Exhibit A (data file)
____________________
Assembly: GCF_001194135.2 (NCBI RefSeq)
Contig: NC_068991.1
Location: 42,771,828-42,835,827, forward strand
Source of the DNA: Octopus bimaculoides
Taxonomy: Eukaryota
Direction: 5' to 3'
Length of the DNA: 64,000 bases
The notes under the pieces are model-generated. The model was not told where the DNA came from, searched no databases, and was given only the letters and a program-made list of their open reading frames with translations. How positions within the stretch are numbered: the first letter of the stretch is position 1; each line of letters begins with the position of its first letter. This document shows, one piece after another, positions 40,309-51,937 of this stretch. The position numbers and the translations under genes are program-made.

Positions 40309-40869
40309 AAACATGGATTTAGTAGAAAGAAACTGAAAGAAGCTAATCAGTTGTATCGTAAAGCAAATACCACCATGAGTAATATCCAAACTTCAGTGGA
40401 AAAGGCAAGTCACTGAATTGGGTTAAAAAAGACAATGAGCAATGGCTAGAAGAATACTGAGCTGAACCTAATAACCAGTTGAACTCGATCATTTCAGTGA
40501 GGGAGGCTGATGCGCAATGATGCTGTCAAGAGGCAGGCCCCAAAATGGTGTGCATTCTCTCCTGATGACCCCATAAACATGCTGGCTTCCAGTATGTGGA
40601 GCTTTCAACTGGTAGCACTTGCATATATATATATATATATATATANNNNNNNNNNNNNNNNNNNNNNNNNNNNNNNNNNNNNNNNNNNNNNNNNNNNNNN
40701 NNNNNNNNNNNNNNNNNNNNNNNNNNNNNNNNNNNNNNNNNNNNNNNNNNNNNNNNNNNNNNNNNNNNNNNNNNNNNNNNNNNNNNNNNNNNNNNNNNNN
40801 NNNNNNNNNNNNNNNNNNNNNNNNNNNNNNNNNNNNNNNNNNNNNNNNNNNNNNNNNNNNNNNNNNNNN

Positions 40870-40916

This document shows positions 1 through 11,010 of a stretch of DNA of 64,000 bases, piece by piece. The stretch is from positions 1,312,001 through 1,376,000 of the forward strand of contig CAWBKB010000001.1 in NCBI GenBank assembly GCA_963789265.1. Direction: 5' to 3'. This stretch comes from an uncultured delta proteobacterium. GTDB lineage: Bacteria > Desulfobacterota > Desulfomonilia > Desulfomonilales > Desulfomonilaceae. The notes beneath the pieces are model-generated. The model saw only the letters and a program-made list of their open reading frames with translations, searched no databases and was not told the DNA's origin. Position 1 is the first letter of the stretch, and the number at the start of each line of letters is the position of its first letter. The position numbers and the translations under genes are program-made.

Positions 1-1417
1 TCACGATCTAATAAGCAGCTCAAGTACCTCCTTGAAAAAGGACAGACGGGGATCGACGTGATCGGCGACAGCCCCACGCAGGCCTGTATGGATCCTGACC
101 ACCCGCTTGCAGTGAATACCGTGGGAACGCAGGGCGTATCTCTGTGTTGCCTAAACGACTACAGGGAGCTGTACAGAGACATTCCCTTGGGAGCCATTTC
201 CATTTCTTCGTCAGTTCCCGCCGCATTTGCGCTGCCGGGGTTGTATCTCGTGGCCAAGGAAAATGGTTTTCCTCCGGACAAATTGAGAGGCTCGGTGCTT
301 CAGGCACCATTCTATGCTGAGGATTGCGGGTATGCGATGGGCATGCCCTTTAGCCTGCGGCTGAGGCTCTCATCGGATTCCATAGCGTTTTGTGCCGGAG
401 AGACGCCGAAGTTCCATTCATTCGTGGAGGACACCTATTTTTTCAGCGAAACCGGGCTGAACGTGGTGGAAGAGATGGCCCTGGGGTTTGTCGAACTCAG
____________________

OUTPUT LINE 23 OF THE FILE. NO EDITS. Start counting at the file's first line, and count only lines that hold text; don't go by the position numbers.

401 AGACGCCGAAGTTCCATTCATTCGTGGAGGACACCTATTTTTTCAGCGAAACCGGGCTGAACGTGGTGGAAGAGATGGCCCTGGGGTTTGTCGAACTCAG